Burgundy’s cool, marginal climate and Jurassic limestone soils are perfect for the production of elegant, savory, and mineral-driven Chardonnay and Pinot Noir with plenty of acidity. Vintage variation is of particular importance here, as weather conditions can be variable and unpredictable. In some years spring frost and hail must be overcome.

    The Côte d’Or, a long and narrow escarpment, forms the heart of the region, split into the Côte de Nuits to the north and the Côte de Beaune to the south. The former is home to many of the world’s finest Pinot Noir wines, while Chardonnay plays a much more prominent role in the latter, though outstanding red, white, and rosé are all produced throughout. Other key appellations include the Côte Chalonnaise, home to great value Pinot Noir and sparkling Crémant de Bourgogne. The Mâconnais produces soft and round, value-driven Chardonnay while Chablis, the northernmost region of Burgundy, is a paradise for any lover of bright, acid-driven and often age-worthy versions of the grape.

    Pinot Noir

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    One of the most finicky yet rewarding grapes to grow, Pinot Noir is a labor of love for many. However, the greatest red wines of Burgundy prove that it is unquestionably worth the effort. In fact, it is the only red variety permitted in Burgundy. Highly reflective of its terroir, Pinot Noir prefers calcareous soils and a cool climate, requires low yields to achieve high quality and demands a lot of attention in the vineyard and winery. It retains even more glory as an important component of Champagne as well as on its own in France’s Loire Valley and Alsace regions. This sensational grape enjoys immense international success, most notably growing in Oregon, California and New Zealand with smaller amounts in Chile, Germany (as Spätburgunder) and Italy (as Pinot Nero).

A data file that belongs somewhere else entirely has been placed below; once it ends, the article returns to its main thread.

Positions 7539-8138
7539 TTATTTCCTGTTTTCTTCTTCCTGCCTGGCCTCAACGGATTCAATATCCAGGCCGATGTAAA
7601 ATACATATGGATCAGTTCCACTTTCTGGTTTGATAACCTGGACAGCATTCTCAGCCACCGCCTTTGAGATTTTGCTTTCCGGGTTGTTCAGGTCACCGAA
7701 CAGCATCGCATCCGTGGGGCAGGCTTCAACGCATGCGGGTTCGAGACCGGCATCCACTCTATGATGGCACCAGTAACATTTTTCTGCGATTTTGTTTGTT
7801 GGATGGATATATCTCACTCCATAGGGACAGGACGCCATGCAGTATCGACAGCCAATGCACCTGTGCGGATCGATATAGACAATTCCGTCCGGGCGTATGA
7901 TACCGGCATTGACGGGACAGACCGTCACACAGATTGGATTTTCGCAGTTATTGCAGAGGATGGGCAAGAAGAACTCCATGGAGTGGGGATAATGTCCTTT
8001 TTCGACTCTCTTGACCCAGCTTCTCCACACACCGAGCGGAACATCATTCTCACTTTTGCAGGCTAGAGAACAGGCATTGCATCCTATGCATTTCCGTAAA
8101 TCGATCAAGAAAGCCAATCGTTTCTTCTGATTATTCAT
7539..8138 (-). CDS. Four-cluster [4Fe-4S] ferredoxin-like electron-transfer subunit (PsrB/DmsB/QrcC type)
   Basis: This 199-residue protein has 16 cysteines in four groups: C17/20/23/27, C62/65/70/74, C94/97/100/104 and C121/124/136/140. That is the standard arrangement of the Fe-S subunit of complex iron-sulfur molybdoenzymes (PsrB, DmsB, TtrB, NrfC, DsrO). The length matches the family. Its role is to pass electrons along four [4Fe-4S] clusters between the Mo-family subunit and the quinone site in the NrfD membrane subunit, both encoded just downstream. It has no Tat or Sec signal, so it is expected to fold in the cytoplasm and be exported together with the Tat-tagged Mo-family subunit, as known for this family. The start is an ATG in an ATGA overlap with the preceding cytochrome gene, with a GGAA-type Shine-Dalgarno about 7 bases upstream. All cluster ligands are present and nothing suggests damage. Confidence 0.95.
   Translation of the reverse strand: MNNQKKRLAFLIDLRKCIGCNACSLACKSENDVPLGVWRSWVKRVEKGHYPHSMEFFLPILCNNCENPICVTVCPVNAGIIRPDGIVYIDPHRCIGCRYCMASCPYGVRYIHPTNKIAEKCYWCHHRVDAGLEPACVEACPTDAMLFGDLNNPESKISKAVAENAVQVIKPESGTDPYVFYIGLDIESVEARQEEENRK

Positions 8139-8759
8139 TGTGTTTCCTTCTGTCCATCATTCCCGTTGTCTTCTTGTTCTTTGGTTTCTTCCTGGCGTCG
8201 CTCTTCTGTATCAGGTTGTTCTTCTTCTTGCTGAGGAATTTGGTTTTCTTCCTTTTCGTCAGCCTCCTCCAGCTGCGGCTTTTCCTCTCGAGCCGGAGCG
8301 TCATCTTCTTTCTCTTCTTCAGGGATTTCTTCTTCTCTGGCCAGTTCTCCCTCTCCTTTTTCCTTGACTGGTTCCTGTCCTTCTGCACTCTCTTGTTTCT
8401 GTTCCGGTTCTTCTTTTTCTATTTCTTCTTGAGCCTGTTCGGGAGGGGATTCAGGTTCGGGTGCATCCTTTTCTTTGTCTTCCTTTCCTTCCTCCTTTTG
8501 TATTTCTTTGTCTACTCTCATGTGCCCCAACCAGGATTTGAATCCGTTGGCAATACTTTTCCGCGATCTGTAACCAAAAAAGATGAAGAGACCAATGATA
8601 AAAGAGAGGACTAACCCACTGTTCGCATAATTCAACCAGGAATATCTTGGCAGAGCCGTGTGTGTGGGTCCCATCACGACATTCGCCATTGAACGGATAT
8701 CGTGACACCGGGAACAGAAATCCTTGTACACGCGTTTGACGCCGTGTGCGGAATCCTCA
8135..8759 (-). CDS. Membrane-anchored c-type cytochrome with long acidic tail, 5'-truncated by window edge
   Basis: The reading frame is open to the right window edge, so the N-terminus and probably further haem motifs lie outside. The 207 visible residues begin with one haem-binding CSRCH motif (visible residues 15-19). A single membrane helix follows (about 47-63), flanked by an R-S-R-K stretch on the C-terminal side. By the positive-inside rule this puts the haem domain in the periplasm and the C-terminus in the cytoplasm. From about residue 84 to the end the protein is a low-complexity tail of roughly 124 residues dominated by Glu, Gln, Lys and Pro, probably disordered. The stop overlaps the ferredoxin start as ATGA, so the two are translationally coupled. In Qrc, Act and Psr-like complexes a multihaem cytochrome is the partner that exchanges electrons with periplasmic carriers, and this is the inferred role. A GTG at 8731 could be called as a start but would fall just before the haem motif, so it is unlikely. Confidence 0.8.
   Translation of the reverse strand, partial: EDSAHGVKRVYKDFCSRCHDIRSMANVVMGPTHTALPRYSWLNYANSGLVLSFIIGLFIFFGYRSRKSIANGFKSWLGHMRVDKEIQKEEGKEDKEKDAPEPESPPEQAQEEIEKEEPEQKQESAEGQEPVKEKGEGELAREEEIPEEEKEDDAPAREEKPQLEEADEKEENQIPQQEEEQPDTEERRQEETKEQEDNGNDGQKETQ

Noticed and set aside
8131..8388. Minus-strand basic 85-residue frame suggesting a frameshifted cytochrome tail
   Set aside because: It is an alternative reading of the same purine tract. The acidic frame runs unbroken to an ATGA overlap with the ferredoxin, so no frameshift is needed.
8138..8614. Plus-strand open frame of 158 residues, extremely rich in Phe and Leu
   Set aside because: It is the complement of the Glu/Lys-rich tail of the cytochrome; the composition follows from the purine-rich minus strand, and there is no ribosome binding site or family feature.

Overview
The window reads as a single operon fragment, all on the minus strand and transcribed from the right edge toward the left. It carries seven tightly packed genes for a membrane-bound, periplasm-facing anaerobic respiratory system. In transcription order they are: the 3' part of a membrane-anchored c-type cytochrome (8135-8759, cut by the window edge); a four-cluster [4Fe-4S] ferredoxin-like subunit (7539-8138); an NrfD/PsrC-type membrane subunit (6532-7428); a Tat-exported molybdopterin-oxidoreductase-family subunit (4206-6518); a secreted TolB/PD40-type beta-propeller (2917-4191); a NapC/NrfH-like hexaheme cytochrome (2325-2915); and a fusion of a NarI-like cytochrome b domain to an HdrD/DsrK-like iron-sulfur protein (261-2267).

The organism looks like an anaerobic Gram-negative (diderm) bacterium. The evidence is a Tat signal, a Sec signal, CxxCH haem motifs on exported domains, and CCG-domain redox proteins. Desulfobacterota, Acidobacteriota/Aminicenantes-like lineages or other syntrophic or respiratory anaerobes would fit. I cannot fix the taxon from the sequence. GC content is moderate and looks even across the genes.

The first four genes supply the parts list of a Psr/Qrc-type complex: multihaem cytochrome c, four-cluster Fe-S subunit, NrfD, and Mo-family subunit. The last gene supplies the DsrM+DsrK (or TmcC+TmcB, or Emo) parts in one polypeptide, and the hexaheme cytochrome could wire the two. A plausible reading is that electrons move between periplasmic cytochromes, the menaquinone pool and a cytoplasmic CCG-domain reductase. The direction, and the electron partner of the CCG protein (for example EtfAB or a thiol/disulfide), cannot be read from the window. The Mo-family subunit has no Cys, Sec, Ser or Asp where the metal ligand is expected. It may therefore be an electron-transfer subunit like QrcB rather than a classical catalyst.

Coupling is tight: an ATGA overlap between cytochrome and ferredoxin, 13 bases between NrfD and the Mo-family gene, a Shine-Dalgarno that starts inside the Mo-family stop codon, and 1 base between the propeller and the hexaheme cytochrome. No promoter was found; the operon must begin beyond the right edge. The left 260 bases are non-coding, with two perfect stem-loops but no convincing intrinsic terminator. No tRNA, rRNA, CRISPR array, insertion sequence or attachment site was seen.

In the Glass

    Pinot Noir is all about red fruit—strawberry, raspberry and cherry with some heftier styles delving into the red or purple plum and in the other direction, red or orange citrus. It is relatively pale in color with soft tannins and a lively acidity. With age (of which the best examples can handle an astounding amount) it can develop hauntingly alluring characteristics of fresh earth, savory spice, dried fruit and truffles.

    Perfect Pairings

    Pinot’s healthy acidity cuts through the oiliness of pink-fleshed fish like salmon and tuna but its mild mannered tannins give it enough structure to pair with all sorts of poultry: chicken, quail and especially duck. As the namesake wine of Boeuf Bourguignon, Pinot noir has proven it isn’t afraid of beef. California examples work splendidly well with barbecue and Pinot Noir is also vegetarian-friendly—most notably with any dish that features mushrooms.

    Sommelier Secret

    For administrative purposes, the region of Beaujolais is often included in Burgundy. But it is extremely different in terms of topography, soil and climate, and the important red grape here is ultimately Gamay. Truth be told, there is a tiny amount of Gamay sprinkled around the outlying parts of Burgundy (mainly in Maconnais) but it isn’t allowed with any great significance and certainly not in any Villages or Cru level wines.

    SHR104184_2016 Item# 337683